The No1 kiap (unless he was away and the No2 took the parade) would then call the parade to order, (‘Parade, Attention’) and the flag would either be raised or broken out. Then the Parade would be ordered to salute (‘Parade, Salute’) and the flag would be saluted with the right hand in (usually) the Australian manner. Having conducted the salute, the parade would then be inspected for any sign of a problem (illness, physical discomfort, lack of respect? etc.) by the officer. Generally, a few words would be passed between the officer and the NCO and Warder in Charge and between the ‘bosboi‘ of the biklain (big line). The biklain would be given their work for the day for example.

Then the officer would return to the front of the parade and the parade would be called to order (‘Parade, Attention’. Then ‘Parade, Dismiss’.) The Police NCO would then salute the officer and his salute would be returned. Then everyone would then turn to their right and march off.

The police on duty would then report to the office and those off duty would go back to their houses and their interrupted time off. Depending on how many police were available, uniformed members worked a roster system to guard prisoners unless there were warders on station.

The senior police NCO on a patrol post was a very important position. He provided a go-between for the police and the officer. Many local problems would be brought to him rather than direct to the kiap. The kiap would often discuss problems with him and discuss possible alternatives, especially if the NCO was a senior man who had a lot of experience. For anyone who has served in the services, it is the senior NCO who actually makes everything work. It was a little different on a smaller station (Patrol Post) where the senior NCO might only be a corporal (Senior Constable).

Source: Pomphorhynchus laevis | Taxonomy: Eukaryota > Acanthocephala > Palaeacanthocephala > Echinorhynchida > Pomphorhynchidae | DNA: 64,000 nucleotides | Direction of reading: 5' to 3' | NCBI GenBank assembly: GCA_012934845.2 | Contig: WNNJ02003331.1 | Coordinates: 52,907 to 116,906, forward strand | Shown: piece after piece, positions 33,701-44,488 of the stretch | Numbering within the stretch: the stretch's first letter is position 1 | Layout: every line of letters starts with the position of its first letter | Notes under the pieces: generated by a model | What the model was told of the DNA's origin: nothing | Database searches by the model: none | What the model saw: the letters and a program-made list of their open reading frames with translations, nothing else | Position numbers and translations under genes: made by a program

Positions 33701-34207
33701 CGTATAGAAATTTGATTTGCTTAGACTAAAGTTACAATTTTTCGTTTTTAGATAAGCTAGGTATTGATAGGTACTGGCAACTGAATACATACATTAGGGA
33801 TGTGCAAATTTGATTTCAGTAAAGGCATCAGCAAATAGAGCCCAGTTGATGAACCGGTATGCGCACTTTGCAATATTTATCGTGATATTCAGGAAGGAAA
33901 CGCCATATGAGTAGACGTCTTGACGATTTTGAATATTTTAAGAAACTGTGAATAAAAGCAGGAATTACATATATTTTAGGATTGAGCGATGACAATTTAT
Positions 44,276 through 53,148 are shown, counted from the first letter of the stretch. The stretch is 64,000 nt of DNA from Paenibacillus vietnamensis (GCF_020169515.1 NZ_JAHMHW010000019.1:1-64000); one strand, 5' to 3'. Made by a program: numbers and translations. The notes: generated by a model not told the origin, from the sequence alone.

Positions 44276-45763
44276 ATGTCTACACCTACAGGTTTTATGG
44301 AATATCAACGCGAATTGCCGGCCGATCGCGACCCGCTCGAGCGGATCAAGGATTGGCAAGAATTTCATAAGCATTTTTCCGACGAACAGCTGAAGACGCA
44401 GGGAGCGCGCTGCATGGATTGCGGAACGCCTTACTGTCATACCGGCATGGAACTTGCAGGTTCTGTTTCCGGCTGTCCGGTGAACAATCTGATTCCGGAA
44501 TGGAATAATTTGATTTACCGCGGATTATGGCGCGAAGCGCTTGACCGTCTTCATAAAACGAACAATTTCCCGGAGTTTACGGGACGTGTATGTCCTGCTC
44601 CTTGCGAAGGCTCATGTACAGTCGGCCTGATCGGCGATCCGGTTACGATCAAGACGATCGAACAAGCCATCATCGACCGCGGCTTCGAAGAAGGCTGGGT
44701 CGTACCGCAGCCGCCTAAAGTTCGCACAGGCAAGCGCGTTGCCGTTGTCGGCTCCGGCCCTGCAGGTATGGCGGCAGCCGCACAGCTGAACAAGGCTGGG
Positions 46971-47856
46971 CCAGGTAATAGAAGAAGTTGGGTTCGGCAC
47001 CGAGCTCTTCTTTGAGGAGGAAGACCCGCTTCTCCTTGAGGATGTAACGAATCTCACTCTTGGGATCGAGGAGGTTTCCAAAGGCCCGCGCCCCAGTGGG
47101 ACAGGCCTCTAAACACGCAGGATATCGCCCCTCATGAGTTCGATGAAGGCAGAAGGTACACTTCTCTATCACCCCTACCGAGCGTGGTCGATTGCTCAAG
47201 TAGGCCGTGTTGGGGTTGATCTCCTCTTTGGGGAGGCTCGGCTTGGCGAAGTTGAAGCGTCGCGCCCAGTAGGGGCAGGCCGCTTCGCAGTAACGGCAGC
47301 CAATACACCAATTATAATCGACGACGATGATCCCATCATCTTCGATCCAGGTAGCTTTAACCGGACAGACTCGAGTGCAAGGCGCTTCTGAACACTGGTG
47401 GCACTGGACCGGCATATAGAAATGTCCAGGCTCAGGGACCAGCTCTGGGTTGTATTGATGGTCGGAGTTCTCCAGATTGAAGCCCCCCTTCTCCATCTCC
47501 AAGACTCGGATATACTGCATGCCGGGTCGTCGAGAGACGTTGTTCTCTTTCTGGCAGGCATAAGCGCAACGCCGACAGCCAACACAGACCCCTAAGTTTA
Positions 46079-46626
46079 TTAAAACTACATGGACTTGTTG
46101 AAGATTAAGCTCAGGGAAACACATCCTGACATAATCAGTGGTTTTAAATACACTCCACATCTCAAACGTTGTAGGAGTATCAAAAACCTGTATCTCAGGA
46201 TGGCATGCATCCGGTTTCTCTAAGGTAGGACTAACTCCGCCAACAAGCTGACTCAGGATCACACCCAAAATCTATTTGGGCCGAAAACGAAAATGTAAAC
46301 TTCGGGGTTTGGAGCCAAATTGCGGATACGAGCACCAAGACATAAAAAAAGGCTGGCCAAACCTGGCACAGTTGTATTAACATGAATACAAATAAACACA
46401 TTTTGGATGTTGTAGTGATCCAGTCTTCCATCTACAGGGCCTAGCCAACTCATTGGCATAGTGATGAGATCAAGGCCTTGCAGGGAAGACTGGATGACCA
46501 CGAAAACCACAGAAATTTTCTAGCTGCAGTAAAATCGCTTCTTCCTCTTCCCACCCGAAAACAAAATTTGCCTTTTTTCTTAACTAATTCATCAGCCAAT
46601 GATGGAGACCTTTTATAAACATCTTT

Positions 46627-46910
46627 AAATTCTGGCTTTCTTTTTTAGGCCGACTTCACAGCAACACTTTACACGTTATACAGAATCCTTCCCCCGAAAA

The senior Non Commissioned Officer (NCO), and on a large station with a large detachment, there might be a number of NCO’s, was responsible for the good order and discipline of the detachment. On my first posting to a Sub District HQ after the morning parade, the Assistant District Commissioner (ADC) took me on his monthly inspection of the barracks and housing. All government employees who had government housing were required to have their houses cleaned and ready for inspection by the ADC. This was generally welcomed as it provided a reason to have any defects examined and work ordered to fix them up. (When this ADC left however, his replacement did not favour this practice.) The senior NCO would always accompany the kiap on these occasions. That meant that (by default) the senior NCO had quite a lot of implied authority, even over the other government employees.

After parade, the kiap or kiaps would then go to the government office to start the day with whatever work there was that required their attention. If the kiap (on a single kiap station) was on patrol, the clerk could conduct whatever minor business had to be done including operating the radio schedule, banking, preparing the mail and any associated paperwork. The daily rainfall would be recorded and the stores checked and issued. The mailbag would be prepared and sealed with a string and numbered lead seal for a government charter or the next aircraft. When the kiap arrived back on station, finance reconciliations were prepared, Patrol Reports were typed and a signal (telegram sent by wireless over the outstation schedule), to the District Headquarters sent advising the District Commissioner that the kiap had returned and the patrol completed.

All kiaps were on 24 hour, 7 day a week duty, no matter what their level. If there was a problem, you were responsible and you were only supposed to leave your station with the knowledge of your ADC and permission from the District Office. To my knowledge, no one ever requested or was ever paid overtime.